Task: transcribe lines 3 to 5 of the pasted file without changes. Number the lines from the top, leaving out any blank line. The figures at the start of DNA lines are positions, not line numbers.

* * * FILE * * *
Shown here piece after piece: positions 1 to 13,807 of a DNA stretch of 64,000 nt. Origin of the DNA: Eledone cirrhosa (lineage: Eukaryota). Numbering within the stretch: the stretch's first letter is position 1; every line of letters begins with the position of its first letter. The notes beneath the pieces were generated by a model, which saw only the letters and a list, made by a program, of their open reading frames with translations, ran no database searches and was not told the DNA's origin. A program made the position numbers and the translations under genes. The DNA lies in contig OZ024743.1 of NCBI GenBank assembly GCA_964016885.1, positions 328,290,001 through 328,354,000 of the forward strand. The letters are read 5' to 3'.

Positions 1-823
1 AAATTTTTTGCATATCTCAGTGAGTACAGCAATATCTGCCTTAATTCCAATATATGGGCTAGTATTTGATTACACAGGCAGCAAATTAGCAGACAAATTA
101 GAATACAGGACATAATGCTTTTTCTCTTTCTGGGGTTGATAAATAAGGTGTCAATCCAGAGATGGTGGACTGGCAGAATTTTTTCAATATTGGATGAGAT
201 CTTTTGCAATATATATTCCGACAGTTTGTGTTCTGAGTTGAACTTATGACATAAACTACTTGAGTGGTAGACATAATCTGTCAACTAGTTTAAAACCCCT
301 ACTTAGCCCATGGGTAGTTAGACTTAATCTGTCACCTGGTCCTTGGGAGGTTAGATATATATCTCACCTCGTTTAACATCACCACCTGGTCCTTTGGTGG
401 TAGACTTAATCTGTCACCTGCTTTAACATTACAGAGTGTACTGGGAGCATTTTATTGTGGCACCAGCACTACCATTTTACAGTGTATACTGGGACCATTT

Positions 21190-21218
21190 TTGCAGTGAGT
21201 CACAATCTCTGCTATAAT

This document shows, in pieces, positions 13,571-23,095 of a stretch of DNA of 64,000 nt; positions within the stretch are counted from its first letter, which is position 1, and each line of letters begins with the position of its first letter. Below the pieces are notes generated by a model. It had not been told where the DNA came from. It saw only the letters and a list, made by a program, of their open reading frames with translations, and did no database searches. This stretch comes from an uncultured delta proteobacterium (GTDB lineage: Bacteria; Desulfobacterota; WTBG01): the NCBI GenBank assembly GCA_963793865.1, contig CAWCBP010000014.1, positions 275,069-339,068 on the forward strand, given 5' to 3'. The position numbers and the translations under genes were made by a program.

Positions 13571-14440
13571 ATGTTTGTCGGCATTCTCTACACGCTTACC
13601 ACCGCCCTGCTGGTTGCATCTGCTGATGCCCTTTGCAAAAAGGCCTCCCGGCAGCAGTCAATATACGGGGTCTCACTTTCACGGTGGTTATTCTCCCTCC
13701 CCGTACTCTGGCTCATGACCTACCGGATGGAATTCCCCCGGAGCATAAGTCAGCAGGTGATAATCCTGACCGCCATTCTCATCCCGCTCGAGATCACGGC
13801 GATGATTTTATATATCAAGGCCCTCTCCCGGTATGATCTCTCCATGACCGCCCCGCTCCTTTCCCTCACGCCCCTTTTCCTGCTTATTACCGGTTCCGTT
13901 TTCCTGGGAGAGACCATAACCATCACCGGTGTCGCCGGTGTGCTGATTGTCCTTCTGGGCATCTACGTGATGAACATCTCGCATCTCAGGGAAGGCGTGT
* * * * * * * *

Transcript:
1 AAATTTTTTGCATATCTCAGTGAGTACAGCAATATCTGCCTTAATTCCAATATATGGGCTAGTATTTGATTACACAGGCAGCAAATTAGCAGACAAATTA
101 GAATACAGGACATAATGCTTTTTCTCTTTCTGGGGTTGATAAATAAGGTGTCAATCCAGAGATGGTGGACTGGCAGAATTTTTTCAATATTGGATGAGAT
201 CTTTTGCAATATATATTCCGACAGTTTGTGTTCTGAGTTGAACTTATGACATAAACTACTTGAGTGGTAGACATAATCTGTCAACTAGTTTAAAACCCCT